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Like most wildlife in this area, foxes are more than happy to avoid human interaction. But when they are infected with rabies, that’s a different story. Last week, Arizona Department of Health Services reported that a fox had bitten a male in Oak Creek Canyon.

It was captured and later tested positive for rabies. “The attack by the fox was unprovoked and the individual was bitten,” Coconino County Public Health Services District Division Manager Randy Phillips said. “Wildlife with rabies typically exhibit unusual behavior, are often aggressive and may lack any fear of humans or other animals.”

Food, fun and games abound at West Sedona School this weekend.

It will host its annual fundraising Wildcat Carnival Saturday, Oct. 14 from 11 a.m. to 4 p.m. at the school, 570 Posse Ground Road.

It’s all about the beer, bratwurst and bands.

The Rotary Club of Sedona Red Rocks is hosting its fifth annual Red Rocks Oktoberfest on Saturday, Oct. 21, at the Posse Grounds Park. The event features traditional German celebration including area brewers showcasing their finest beers.

As spring peeks around the corner and teases the Verde Valley, all eyes are to the sky on the bird species residing and migrating through Northern Arizona, such as the bald eagle, which is currently in its mating season and has a growing population since it was delisted from the Endangered Species Act in 2007.

While the bald eagle has managed to migrate from protections under the Endangered Species Act, others birds still find themselves among the 37 animal species in Arizona listed under the act.

Although residents of unincorporated areas in the Verde Valley are not governed by a local municipal operation, they do still have a voice, said Yavapai County District 3 Supervisor Randy Garrison.

“They may not have a direct voice, but they still have a voice,” he said. “If I have a constituent in an outside area who has a concern about their relationship with the city, we can get into the conversation and lobby for that citizen based on our partnerships and cooperative arrangement we have with the governmental entities [in the county].”

In simplest of terms, for every $4 coffee you purchase locally, one penny goes to help run the Yavapai County Detention Center in Camp Verde.

County officials are hoping voters remember this simple — yet important — fact when filling out their mail-in ballot later this spring.

Yavapai County Administrator Phil Bourdon and Yavapai County District 3 Supervisor Randy Garrison met with the Sedona City Council on Jan. 9, in regard to extending the existing quartercent sales tax for the Yavapai County jail system. The county will be seeking voter approval to extend this current sales tax for another 20 years.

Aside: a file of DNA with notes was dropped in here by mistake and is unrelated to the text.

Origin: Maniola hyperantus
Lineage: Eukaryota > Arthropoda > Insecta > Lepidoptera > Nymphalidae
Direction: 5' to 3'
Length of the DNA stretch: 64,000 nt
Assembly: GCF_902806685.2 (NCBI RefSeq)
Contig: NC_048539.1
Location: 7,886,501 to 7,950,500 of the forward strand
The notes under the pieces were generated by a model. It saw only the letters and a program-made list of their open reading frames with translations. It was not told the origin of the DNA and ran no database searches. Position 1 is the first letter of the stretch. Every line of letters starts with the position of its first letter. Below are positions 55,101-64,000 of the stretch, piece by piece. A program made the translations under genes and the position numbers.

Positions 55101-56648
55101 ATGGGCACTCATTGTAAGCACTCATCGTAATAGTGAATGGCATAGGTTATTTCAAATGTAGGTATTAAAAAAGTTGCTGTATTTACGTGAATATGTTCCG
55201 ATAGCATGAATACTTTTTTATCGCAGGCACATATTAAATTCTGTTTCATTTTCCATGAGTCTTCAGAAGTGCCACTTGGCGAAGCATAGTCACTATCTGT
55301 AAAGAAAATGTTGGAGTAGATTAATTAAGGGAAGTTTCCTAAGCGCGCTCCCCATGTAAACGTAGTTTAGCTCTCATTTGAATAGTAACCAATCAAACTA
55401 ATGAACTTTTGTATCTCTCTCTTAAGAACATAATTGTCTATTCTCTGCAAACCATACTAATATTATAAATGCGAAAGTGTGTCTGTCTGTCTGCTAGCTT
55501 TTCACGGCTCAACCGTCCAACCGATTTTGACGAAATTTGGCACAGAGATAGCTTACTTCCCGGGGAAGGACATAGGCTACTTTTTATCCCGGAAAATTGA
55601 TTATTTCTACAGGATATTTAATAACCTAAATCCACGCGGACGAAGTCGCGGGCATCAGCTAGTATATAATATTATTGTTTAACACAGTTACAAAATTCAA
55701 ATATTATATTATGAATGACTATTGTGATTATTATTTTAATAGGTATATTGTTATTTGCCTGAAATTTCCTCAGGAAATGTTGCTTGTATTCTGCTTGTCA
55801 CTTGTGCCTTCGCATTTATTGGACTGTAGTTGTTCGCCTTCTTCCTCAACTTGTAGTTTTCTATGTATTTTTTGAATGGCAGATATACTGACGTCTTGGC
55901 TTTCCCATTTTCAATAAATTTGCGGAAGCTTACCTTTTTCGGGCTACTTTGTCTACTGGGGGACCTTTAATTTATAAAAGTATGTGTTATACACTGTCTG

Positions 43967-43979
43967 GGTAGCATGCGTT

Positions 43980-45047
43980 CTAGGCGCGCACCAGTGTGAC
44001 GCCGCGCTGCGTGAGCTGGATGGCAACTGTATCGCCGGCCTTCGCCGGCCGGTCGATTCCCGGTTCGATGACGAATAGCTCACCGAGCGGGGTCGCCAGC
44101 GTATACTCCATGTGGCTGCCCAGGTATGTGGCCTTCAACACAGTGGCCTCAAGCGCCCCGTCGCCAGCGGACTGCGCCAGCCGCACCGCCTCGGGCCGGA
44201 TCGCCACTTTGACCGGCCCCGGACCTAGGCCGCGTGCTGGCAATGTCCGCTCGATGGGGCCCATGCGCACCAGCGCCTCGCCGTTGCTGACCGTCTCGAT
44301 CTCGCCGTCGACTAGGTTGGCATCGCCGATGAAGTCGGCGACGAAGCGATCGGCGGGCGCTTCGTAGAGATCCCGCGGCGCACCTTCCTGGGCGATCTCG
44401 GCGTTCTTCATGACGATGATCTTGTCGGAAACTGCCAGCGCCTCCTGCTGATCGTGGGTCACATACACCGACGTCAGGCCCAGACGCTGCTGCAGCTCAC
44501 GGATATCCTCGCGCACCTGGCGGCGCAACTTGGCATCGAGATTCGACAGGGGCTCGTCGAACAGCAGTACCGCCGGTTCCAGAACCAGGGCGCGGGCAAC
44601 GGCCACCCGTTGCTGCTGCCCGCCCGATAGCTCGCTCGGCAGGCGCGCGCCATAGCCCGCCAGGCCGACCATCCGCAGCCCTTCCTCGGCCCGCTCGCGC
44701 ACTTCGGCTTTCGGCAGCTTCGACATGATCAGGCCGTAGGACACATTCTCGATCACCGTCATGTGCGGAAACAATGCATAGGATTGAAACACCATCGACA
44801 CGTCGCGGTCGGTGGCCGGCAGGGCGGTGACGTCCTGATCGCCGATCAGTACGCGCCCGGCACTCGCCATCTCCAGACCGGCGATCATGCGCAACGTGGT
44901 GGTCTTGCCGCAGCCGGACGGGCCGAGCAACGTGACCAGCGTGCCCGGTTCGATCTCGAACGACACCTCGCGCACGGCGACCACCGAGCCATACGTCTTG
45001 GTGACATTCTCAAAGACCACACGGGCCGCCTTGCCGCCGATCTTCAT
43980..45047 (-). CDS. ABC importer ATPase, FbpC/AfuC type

The wait to see who will be the fifth member of the Sedona Fire District’s Governing Board will soon be over.

Eight candidates are vying for a seat that is being vacated by board Treasurer Corrie Cooperman, who announced last year she will be stepping down as of Feb. 28 to move to Tucson. Whoever the board chooses will fill that term until the November election.

As belts tighten at school districts around the Verde Valley, Sedona-Oak Creek School District is looking at another year of cuts in the face of declining enrollment.

District administrators and the Governing Board met for their first budget work session Tuesday, Feb. 13, to begin the difficult process of pulling the district out of the red.

On Jan. 5, 51-year-old Tyler Miller, of Hutchinson, Kan., was shot and killed by U.S. Forest Service law enforcement officer Krista Kuhns near Briar Patch Inn in Oak Creek Canyon.

The FBI took over the investigation because the shooting involved a federal officer.

While the FBI has not responded to requests for further information, Larson Newspapers acquired an 18-page Coconino County Sheriff’s Office report.

Abbey Reznicek wanted to make a documentary film to uplift those with different beliefs — Sedona seemed like the perfect place.

“I have a passion for minority experiences,” she said. “I wanted to portray someone who doesn’t normally get portrayed and have them be the spotlight and have [them] be the normal one.”

Christmas came a little early for a pair of Sedona families thanks to the generosity of city of Sedona staff members. Santa was on hand — and with the assistance from a handful of his helpers — visited the homes of two deserving families on Thursday, Dec. 21, just in time for Christmas.

This is the sixth year the program has taken place. It ran from 2010 to 2012 and ever since from 2015.

Louis Montenegro was living in a homeless shelter in Santa Rosa, Calif., with only a bag and two pairs of pants when Enchantment Resorts in Sedona not only offered him a job, but also transportation and three months of free housing.

It all seemed too good be true. “I was like, ‘Yeah, right,’” 42-year-old Montenegro said when he first saw the ad on Craigslist. “I thought it looked like a scam.” 

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